Hours after lifting ban, Turkish court blocks access to YouTube
Ankara court has upheld the ban on YouTube late on Friday, hours after it repealed its own decision.
Ankara Gölbaşı Criminal Court of Peace blocked nationwide access to YouTube with a ruling it made on March 27, but canceled its ruling following a petition for an appeal.
Turkey banned access to YouTube after a leaked meeting between top security officials made its way to the video-sharing website. The Telecommunications Directorate (TİB) cited a March 27 ruling from the Gölbaşı Criminal Court of Peace. Following the Constitutional Court's decision on Thursday that blocking access to Twitter is a violation of free speech, the Gölbaşı court on Friday changed its ruling, this time ordering only the blockage of access to 15 videos on YouTube instead of the entire site. The court offered a self criticism in its latest ruling, saying its earlier ruling was a “major intervention into freedom of speech, a fundamental value of democratic society.” The court notified both TİB and the Information Technologies and Communications Authority (BTK), which should remove the ban.
TİB and BTK waited one day before implementing the Constitutional Court decision regarding Twitter.
In the recording that reportedly caused the ban on YouTube, Foreign Minister Ahmet Davutoğlu, National Intelligence Organization (MİT) Undersecretary Hakan Fidan, Foreign Ministry Undersecretary Feridun Sinirlioğlu and Deputy Chief of General Staff Gen. Yaşar Güler can be heard discussing a possible intervention in Syria and potential world responses.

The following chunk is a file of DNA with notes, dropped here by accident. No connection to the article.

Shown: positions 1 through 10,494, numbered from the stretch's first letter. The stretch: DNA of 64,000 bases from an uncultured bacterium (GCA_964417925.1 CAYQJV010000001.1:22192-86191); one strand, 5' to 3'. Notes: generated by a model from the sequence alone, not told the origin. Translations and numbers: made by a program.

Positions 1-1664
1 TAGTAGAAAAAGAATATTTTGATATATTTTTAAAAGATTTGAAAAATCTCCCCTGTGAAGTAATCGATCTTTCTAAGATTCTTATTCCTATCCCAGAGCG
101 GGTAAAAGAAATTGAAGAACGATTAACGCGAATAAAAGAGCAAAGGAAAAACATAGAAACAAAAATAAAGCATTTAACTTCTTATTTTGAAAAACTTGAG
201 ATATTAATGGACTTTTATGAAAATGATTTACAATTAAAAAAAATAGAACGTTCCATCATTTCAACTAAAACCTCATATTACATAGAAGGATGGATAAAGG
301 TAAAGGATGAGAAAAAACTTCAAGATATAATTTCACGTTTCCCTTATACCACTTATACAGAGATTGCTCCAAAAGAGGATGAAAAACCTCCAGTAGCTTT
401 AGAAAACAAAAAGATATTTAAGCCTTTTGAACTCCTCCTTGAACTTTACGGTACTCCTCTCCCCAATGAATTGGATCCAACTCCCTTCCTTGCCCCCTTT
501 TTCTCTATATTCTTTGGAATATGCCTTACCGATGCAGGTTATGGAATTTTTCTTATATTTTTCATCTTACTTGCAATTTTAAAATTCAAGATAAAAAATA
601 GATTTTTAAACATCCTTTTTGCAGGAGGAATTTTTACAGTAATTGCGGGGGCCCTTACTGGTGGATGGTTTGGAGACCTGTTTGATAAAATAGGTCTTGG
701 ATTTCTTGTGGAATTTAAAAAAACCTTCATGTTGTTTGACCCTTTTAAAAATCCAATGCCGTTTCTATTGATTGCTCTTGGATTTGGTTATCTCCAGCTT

The appeal against the Gölbaşı court's initial ruling was filed by the Turkish Bar Association (TBB) following the Constitutional Court's Thursday ruling on Twitter.
It said the earlier ruling had violated all users' right to freedom of information, in violation of Article 13 of the Turkish Constitution on the protection of rights and freedoms and the European Convention on Human Rights (ECHR).
The Gölbaşı court however, said 15 links on YouTube should remain blocked. It based its newest ruling on the Constitutional Court decision.
Hours after the decision, the court made another ruling, at the objection of Ankara Gölbaşı Public Prosecutor's Office, deciding to ban the nationwide access to YouTube again. It said in the decision that the YouTube didn't remove the 15 videos.
In a related development, Justice Minister Bekir Bozdağ, who on Thursday praised the Constitutional Court's ruling regarding the Twitter ban, pulled a U-turn hours after Prime Minister Recep Tayyip Erdoğan harshly criticized the high court over the ruling. On Friday, Bozdağ, during a visit to Yozgat, said the Constitutional Court had violated the law by hearing the appeal regarding Twitter at a time when all the other legal remedies had not been exhausted. “This is very wrong. The Constitutional Court has no such authority. This is not acceptable,” he said, in stark contrast with his praise for the court the day before.